Mentally ill Catholic woman escapes Indonesian jail term

Court finds Suzethe Margaret guilty of blasphemy for mosque invasion but says she cannot be held criminally liable
Mentally ill Catholic woman escapes Indonesian jail term

Suzethe Margaret (right) poses for a photo with her lawyer, Alfonsus Atu Kota. (Photo courtesy of Alfonsus Atu Kota)

A court in Indonesia’s West Java province has found a schizophrenic Catholic woman guilty of committing blasphemy but spared her a prison sentence because of her psychiatric condition.

Judges at the Cibinong District Court in Bogor city said that although 52-year-old Suzethe Margaret had committed an act of blasphemy, she should not be jailed.

“The defendant suffers from serious mental illness and therefore cannot be held criminally liable. The defendant is freed from all charges,” Judge  Indra Meinantha Vidi said.

Prosecutors had sought an eight-month jail term for Margaret, who sparked anger in June last year when she stormed into a mosque with a dog, while still wearing shoes, in search of her husband. She could have been jailed for five years.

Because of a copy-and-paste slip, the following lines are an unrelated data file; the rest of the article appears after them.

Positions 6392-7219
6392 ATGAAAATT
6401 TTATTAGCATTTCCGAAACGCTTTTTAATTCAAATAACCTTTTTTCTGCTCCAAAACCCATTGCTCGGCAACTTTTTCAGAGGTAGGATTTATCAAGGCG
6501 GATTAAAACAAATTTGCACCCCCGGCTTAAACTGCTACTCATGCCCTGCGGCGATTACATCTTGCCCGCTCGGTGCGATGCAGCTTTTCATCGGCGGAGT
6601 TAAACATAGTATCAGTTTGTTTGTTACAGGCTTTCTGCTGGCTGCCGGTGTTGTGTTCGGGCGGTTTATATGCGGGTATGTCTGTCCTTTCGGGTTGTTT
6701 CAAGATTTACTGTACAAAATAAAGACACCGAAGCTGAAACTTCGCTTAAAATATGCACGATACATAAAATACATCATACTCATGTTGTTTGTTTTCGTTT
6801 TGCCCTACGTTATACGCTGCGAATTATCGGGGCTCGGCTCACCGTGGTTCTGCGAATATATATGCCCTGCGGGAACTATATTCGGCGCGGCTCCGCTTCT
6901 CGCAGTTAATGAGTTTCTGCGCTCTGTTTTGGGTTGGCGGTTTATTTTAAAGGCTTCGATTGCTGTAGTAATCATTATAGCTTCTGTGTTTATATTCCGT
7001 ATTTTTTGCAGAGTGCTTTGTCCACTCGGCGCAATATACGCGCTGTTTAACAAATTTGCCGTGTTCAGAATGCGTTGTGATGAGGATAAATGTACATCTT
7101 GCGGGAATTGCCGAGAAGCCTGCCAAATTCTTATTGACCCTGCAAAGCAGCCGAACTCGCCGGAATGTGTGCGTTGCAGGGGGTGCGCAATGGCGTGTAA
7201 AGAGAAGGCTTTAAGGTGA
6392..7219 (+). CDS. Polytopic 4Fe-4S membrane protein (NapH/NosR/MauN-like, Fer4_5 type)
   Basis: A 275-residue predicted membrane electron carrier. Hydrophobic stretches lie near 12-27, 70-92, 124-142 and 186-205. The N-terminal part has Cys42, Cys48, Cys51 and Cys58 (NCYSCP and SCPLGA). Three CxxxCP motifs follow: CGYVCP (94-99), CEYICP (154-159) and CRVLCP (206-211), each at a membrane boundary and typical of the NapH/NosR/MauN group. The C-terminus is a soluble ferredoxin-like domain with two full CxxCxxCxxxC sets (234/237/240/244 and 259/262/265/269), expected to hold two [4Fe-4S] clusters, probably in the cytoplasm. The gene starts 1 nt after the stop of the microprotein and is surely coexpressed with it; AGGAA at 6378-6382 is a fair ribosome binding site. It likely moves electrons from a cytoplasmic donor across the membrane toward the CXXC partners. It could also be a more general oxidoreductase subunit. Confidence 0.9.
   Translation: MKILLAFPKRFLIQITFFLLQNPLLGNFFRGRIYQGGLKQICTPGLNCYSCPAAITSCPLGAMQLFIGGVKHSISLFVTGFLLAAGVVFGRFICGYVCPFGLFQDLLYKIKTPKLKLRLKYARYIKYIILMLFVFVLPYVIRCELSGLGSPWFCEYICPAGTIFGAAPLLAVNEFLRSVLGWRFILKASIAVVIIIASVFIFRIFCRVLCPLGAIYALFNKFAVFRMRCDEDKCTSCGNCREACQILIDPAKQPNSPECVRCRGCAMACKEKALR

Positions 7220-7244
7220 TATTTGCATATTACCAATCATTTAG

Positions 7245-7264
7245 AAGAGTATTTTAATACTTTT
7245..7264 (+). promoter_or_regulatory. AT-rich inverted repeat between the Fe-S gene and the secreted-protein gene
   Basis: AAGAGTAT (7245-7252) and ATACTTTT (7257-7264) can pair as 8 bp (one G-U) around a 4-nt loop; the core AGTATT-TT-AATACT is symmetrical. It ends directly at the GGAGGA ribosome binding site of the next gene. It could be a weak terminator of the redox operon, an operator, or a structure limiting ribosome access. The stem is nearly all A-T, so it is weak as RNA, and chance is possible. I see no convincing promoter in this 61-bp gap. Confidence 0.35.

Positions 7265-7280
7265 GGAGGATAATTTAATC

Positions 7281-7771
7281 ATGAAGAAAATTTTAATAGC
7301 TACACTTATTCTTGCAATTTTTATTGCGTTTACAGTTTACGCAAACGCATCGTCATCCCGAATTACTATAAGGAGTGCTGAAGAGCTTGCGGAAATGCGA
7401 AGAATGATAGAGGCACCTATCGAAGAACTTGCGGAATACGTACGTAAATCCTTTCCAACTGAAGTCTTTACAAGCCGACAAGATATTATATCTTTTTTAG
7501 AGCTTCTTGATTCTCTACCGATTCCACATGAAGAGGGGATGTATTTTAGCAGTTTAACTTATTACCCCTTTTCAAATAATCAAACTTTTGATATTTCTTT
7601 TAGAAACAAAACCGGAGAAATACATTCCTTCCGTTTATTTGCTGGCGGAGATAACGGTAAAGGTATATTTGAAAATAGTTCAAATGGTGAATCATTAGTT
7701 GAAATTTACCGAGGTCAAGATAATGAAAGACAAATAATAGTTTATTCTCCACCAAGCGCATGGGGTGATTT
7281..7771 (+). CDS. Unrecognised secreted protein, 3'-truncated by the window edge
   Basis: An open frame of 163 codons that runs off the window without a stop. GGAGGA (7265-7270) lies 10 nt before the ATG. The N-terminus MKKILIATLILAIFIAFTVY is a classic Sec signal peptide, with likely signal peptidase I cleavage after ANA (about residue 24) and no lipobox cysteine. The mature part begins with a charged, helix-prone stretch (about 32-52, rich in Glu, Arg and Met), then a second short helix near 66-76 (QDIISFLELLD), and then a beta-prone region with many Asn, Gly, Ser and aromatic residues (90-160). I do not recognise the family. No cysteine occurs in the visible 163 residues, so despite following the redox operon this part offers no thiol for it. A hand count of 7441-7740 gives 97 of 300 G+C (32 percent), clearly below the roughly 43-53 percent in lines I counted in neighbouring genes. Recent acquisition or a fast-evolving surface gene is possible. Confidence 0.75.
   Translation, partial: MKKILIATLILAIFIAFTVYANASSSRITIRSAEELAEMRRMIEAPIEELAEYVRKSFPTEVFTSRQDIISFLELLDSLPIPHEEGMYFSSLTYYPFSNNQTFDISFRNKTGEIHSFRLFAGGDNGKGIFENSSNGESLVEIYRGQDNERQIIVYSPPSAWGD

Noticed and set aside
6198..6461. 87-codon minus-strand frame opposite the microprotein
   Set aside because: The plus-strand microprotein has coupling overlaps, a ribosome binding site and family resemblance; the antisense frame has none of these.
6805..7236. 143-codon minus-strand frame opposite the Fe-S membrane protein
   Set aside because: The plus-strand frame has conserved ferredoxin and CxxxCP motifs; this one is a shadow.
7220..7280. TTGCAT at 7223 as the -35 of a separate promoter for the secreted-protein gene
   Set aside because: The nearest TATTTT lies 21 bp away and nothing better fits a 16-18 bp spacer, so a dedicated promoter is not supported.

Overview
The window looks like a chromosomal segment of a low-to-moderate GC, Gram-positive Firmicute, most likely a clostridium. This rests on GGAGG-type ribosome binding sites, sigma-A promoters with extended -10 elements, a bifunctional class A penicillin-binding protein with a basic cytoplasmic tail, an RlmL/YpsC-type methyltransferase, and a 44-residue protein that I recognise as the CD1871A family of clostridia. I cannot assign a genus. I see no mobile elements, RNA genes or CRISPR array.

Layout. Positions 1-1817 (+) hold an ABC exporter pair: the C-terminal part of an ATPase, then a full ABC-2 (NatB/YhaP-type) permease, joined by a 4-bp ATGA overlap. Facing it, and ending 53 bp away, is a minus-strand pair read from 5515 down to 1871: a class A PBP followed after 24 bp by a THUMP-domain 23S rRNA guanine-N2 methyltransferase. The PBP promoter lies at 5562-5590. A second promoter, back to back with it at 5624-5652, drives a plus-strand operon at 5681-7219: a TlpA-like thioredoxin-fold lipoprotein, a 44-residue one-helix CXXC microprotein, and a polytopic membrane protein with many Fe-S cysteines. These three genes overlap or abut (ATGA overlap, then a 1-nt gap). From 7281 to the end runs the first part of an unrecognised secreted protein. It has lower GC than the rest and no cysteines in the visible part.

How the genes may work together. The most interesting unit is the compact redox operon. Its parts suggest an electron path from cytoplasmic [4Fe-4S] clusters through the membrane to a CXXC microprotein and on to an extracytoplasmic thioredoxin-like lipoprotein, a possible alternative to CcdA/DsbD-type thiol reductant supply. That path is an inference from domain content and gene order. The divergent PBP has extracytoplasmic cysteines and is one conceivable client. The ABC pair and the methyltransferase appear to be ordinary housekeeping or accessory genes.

A video of the incident went viral on social media and sparked anger among Muslims, who regard dogs as impure and who are strict about removing shoes before entering mosques.

Margaret’s lawyer, Alfonsus Atu Kota, said the ruling was the right result.

“The court paid serious attention to our considerations. She violated the law but there were reasons why they needed to forgive her,” he told UCA News. “Today, the court has shown the Indonesian people that there is justice. People who are persecuted are still protected by the state.” 

He also claimed the case was brought to court because of public pressure. “Investigators knew she suffers from acute schizophrenia. Medical examinations in a police hospital proved it,” he said.

Andreas Harsono, an Indonesia researcher at Human Rights Watch, said the case should not have reached court, citing Article 44 of Indonesia’s Criminal Code that stipulates that a person who commits a criminal act by reason of a mental health condition cannot be held criminally liable.

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